Death toll claimed by drugs in Borders up 70% in a year to new record high
The death toll claimed by drugs in the Borders has hit a record high, figures out today, July 16, reveal.
Latest statistics from the National Records of Scotland reveal that 22 people were killed in the Borders last year, up 70% on the previous high of 13 recorded the year before.
That rate of increase is more than double the figure for Scotland as a whole, up 27% to 1,187, also a record high.
It means the death toll taken by drugs in Scotland is the worst in Europe and three times the UK-wide rate.
Today’s figures also reveal that methadone, the medication prescribed by the National Health Service as a replacement for heroin, contributed to nearly half of those near 1,200 deaths, killing more people than the drug it is supposed to be a safer substitute for.
Berwickshire, Roxburgh and Selkirk MP John Lamont has hit out at the Scottish Government over that rocketing death toll, urging it to rethink its policies for tackling drug addiction.
“These figures really need to be a wake-up call for the SNP. On its watch, drug deaths have more than doubled and Scotland is now the drug death capital of Europe,” he said.
“Even in the Borders, where drug deaths are relatively uncommon, the number of deaths has shot up by 70% in the last year.
“The Scottish Government’s excuse for these appalling statistics is that drug classification is reserved to Westminster. However, if this was a major factor, Scotland’s drug death rate wouldn’t be three times higher than the rest of the UK.
“The truth is that health, social care, the methadone programme and justice policy are all controlled by Holyrood.
“Instead of excuses, we need a change of approach and significant investment in rehabilitation.
“We have heard time and time again from former users and experts that the current approach in Scotland focuses on simply managing users rather than helping them off drugs.
“People are parked on methadone, which is now causing more deaths than heroin, but there is little incentive to stop using.
“That is why I am concerned about the calls for safe consumption rooms. It’s just another example of trying to manage problem drug users rather than actually helping people come off drugs.”
Ettrick, Roxburgh and Berwickshire MSP Rachael Hamilton agrees, saying: “It is a damning indictment of decades of failed drug and alcohol policies under Labour, Liberal Democrat and SNP governments that we see Scotland today now record the highest drug deaths anywhere in Europe.
“We need to see a new approach which firstly ends drug and alcohol partnerships being the Cinderella service in the NHS.
“Cuts by the SNP government to alcohol and drug partnerships in the past have fuelled this problem.
“It is time the government acted to ensure that drug deaths do not continue to rise and ruin our communities further.”
Midlothian South, Tweeddale and Lauderdale MSP Christine Grahame is also concerned about the rise in fatalities attributable to drugs, saying: “The number of people who have lost their lives because of drug use is shocking, and the Scottish Government has, rightly, said that what Scotland faces in terms of drug-related deaths is an emergency.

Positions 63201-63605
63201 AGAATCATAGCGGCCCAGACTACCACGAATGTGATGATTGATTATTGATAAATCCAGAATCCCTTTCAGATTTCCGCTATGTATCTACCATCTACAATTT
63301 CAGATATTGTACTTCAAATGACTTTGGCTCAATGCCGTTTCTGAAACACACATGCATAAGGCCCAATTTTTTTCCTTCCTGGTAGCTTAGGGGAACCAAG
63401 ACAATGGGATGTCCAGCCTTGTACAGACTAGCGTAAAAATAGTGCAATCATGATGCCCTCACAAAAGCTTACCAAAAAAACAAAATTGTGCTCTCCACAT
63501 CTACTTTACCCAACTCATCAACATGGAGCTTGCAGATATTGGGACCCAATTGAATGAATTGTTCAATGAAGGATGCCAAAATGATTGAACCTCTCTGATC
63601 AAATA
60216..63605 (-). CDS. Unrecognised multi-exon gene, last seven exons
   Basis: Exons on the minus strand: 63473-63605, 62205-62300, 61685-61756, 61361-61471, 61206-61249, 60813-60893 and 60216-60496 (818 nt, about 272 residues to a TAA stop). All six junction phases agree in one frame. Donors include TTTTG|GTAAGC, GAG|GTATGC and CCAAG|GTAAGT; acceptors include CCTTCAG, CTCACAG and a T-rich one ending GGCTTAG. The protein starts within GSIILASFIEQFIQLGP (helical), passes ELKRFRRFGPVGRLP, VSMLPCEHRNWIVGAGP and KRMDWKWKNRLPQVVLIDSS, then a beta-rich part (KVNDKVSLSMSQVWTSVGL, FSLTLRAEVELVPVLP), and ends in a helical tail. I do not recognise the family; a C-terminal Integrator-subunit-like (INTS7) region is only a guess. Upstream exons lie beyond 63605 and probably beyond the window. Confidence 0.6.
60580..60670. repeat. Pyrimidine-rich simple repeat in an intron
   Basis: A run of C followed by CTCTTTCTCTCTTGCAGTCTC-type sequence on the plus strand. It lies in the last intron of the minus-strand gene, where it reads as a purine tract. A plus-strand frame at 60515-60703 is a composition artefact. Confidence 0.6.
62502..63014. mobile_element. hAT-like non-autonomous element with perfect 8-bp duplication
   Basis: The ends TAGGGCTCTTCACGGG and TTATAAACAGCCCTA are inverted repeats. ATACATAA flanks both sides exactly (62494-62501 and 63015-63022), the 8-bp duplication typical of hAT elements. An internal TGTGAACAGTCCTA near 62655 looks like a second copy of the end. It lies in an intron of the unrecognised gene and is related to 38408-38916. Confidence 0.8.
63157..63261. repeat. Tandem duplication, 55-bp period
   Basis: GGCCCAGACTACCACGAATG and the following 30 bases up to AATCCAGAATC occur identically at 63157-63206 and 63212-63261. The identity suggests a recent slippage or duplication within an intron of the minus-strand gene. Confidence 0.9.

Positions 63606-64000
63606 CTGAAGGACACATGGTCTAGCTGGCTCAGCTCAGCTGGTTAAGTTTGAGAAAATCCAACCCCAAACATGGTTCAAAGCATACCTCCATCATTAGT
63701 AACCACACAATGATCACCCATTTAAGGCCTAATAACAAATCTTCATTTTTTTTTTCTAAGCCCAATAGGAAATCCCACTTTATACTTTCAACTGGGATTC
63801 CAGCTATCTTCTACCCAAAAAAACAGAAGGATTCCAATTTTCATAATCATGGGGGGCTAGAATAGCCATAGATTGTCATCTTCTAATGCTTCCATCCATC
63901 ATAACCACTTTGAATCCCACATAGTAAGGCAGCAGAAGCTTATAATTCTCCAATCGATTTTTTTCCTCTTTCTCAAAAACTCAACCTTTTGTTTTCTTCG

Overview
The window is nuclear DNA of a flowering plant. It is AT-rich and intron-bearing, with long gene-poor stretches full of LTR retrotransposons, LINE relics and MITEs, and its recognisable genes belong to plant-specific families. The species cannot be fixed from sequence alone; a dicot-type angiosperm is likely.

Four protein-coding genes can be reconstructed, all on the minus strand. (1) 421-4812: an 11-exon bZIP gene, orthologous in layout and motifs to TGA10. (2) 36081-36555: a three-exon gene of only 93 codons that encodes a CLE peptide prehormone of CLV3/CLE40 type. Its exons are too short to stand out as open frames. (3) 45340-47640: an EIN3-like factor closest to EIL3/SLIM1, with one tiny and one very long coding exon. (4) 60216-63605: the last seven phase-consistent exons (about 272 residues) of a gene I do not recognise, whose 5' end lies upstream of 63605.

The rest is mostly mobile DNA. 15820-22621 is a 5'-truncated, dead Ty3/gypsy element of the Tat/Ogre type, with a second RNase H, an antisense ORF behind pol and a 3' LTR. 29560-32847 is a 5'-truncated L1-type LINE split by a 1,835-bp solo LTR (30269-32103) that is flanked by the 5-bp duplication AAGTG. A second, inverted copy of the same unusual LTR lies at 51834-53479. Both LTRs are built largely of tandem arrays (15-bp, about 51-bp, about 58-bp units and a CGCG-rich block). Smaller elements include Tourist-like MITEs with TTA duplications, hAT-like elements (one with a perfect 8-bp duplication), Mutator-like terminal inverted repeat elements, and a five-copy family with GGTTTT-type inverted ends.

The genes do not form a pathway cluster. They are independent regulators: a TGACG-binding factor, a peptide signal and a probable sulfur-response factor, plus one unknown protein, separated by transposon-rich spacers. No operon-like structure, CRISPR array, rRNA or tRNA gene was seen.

“The Scottish Government is prepared to take forward bold, innovative, evidence-based approaches, even if at first they may be challenging.
“Reasons for drug use are hugely complex and there is never a simple answer, but it is vital this tragedy is treated as a public health issue to save lives.
“The fact of the matter is people don’t die in safe consumption facilities. If these facilities were offered as an alternative to people who are currently using drugs in unsafe environments, lives would be saved.
“This is why the Scottish Government is calling on Westminster to give it the powers to introduce these and to design drugs policy that meets Scotland’s specific needs. I’d suggest Mr Lamont puts politics aside for a minute and looks at the evidence on this.
“Of course, safe consumption rooms must go hand in hand with rehabilitation services to better meet the needs of those most at risk, and its new alcohol and drug strategy, published last November, demonstrates the Scottish Government’s ongoing commitment to this.”
Tim Patterson, director of public health for the Borders, added: “In the Scottish Borders, the trend for drug-related deaths reflects the national picture.
“Drug use is frequently a sign of other complex social circumstances such as experiences of trauma, family breakdown and poverty.
“Every death is a tragedy and impacts on families and friends.
“In the Borders, we have set up a multi-agency drug-related death review group, which is looking at interventions aimed at reducing drug-related deaths at local level.
All drug-related deaths are reviewed, and any implications for policy or practice are then taken back through members to their organisations for progression, facilitated by an outcomes reporting template for each review.
“In addition, NHS Borders’ alcohol and drugs Partnership continues to take a proactive approach to tackling the increased prevalence of problem drug use.
“A new multi-agency assertive engagement service has been commissioned from April 2019 which aims to remove barriers to accessing drug and alcohol services and reduce the harms associated with problem alcohol and drug use.”
Today’s statistics can be found at www.nrscotland.gov.uk/files//statistics/drug-related-deaths/2018/drug-related-deaths-18-pub.pdf